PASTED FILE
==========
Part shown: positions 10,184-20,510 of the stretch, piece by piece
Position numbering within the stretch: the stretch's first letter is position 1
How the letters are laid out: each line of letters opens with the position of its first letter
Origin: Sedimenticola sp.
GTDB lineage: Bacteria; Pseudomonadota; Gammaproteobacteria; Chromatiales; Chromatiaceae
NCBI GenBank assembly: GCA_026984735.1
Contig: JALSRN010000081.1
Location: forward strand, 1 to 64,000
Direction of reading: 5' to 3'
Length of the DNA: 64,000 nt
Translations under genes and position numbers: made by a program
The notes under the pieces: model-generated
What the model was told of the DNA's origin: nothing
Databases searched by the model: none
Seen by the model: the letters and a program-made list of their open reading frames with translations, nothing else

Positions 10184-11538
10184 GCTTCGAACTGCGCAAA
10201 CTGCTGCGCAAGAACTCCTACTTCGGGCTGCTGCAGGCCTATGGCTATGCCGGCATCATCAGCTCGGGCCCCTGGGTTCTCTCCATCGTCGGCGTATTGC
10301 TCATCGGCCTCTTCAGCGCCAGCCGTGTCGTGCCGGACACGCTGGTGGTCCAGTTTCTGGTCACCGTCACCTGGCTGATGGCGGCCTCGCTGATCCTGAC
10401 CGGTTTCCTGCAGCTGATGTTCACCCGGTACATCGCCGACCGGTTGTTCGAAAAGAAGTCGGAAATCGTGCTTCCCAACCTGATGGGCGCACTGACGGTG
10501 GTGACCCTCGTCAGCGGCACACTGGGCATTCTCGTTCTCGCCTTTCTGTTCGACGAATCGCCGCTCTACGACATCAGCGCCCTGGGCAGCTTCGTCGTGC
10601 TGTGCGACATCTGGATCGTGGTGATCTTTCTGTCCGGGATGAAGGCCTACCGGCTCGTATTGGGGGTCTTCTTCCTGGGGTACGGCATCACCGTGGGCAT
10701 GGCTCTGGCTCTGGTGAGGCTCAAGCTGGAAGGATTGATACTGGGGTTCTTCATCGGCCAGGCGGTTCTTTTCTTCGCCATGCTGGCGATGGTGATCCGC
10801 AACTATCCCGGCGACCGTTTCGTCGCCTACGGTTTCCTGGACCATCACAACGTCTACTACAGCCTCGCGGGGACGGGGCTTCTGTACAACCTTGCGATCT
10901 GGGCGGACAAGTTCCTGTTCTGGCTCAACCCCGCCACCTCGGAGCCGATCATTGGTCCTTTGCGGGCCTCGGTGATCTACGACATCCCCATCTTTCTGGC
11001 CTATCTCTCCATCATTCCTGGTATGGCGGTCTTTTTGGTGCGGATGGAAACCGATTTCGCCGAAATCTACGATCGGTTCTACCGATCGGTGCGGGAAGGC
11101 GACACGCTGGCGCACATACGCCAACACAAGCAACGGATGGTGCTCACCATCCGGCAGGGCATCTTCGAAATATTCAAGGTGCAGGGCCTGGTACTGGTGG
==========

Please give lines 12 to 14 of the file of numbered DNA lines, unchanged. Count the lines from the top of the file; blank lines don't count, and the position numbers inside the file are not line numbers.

The notes under the pieces: model-generated
What the model was told of the DNA's origin: nothing
Databases searched by the model: none